President Joe Biden generally does not expect to assert executive privilege to shield Trump-era records from being seen by a congressional committee investigating the January 6 insurrection attempt, the White House said on Friday.
“We take this matter incredibly seriously,” White House press secretary Jen Psaki said in a Friday press briefing. “The President has already concluded that it would not be appropriate to assert executive privilege.”
“We will respond promptly to these questions as they arise,” Psaki added. “And certainly as they come up from Congress and certainly we have been working closely with congressional committees and others as they work to get to the bottom of what happened on January 6, an incredibly dark day in our democracy.”
Later, Psaki said Biden was taking an “eye toward not asserting executive privilege,” but that requests would be evaluated on a case-by-case basis.
The White House later attempted to clarify Psaki’s initial comment about exerting executive privilege being inappropriate. They say Psaki was referring to a previous decision by the administration not to assert executive privilege in the committee’s attempt to have former Justice Department officials testify about an attempt to oust then-acting Attorney General Jeffrey Rosen.
“The Administration believes strongly in the vital role this Committee is playing and will continue to work closely with it moving forward. Jen was referring to the Administration’s previous decision not to assert executive privilege in the matter of certain former DOJ officials who had been called to testify before Congress,” an administration official said. “The Administration will determine any future questions of executive privilege involving documents and testimony on a case-by-case basis, as Jen noted.”
Late last month, Trump threatened to invoke executive privilege in an effort to block the House select committee investigating the Capitol riot from obtaining a massive tranche of documents it’s demanding from several US government agencies, despite his successor having the ultimate say over whether the information can be shared.
The House select committee has launched a sweeping investigation into January 6. As part of that, the panel has sent requests for information from a number of federal agencies, including the National Archives, the custodian of the Trump administration White House records.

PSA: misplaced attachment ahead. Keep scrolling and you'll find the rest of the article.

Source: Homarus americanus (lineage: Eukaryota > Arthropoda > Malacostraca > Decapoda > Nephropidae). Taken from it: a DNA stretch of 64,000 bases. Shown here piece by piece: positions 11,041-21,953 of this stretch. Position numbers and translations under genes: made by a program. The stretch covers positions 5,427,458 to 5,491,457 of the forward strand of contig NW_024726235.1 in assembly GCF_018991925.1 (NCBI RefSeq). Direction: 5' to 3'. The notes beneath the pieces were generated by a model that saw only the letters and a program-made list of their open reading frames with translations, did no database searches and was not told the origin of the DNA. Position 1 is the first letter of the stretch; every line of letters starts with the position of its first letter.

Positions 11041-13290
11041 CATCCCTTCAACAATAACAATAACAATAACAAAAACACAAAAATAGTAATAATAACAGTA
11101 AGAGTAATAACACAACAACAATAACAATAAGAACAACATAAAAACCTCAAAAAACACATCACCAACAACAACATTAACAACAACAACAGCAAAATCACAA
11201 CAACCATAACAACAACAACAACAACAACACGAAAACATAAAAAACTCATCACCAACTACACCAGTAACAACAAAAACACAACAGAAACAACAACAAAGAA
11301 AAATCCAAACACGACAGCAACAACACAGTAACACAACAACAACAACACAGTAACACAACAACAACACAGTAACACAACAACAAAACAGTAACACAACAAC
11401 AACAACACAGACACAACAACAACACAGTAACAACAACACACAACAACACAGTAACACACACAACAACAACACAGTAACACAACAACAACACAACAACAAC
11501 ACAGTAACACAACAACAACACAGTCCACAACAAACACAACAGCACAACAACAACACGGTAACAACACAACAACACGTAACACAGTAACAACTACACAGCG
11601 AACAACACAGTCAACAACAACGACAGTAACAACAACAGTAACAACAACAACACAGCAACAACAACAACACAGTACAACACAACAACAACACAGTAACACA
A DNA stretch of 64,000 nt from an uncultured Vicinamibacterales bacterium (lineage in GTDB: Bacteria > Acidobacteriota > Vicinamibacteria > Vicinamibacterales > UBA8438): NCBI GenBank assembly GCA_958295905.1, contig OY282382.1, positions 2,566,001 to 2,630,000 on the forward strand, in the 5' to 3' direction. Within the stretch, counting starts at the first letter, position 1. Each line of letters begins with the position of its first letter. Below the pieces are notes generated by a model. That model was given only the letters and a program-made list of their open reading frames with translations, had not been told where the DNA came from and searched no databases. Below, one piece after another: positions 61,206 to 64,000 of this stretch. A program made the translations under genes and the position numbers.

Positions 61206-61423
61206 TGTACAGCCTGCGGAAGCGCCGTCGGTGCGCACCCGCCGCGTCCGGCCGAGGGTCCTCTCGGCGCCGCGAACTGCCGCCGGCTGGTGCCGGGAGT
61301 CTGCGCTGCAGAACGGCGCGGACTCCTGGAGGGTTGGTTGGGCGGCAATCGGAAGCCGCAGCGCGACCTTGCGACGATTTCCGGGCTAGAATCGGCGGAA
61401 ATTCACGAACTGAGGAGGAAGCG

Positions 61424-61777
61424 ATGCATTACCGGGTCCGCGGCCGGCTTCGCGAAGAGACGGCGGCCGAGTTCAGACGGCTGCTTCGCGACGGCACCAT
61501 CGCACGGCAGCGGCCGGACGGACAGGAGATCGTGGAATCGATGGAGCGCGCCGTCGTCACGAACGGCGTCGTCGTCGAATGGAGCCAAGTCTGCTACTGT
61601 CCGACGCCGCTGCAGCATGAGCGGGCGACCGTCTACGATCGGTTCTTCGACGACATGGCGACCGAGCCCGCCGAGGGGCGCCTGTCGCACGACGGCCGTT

The committee asked for “all documents and communications within the White House” on that day, including call logs, schedules and meetings with top officials and outside advisers, including Rudy Giuliani.
The committee issued its first round of subpoenas on Thursday, targeting Trump’s close aides and allies.
Four subpoenas are going to former Trump White House chief of staff Mark Meadows, former deputy chief of staff Dan Scavino, former adviser Steve Bannon and Kash Patel, a former chief of staff to then-acting Secretary of Defense Christopher Miller who had also served as an aide to Republican Rep. Devin Nunes.
All four of the former Trump staffers were part of the larger records request the committee had sent to government agencies last month.
The White House said on Thursday it was taking steps to release information to the committee about what Trump and his aides were doing on that day, a decision that is likely to set up a legal fight with the former President.
“As President Biden has said, the events of January 6th were a dark stain on our country’s history, and they represented an attack on the foundations of our constitution and democracy in a way that few other events have,” White House spokesman Michael Gwin said in a statement to CNN.
“The President is deeply committed to ensuring that something like that can never happen again and he supports a thorough investigation into what occurred,” Gwin said. “That’s why his Administration has been engaging with Congress on matters relating to January 6 for several months now and will continue to do so, including with the Select Committee.”
This story has been updated with comment from the White House.
CNN’s Ryan Nobles, Annie Grayer, Jeff Zeleny and Evan Perez contributed to this report.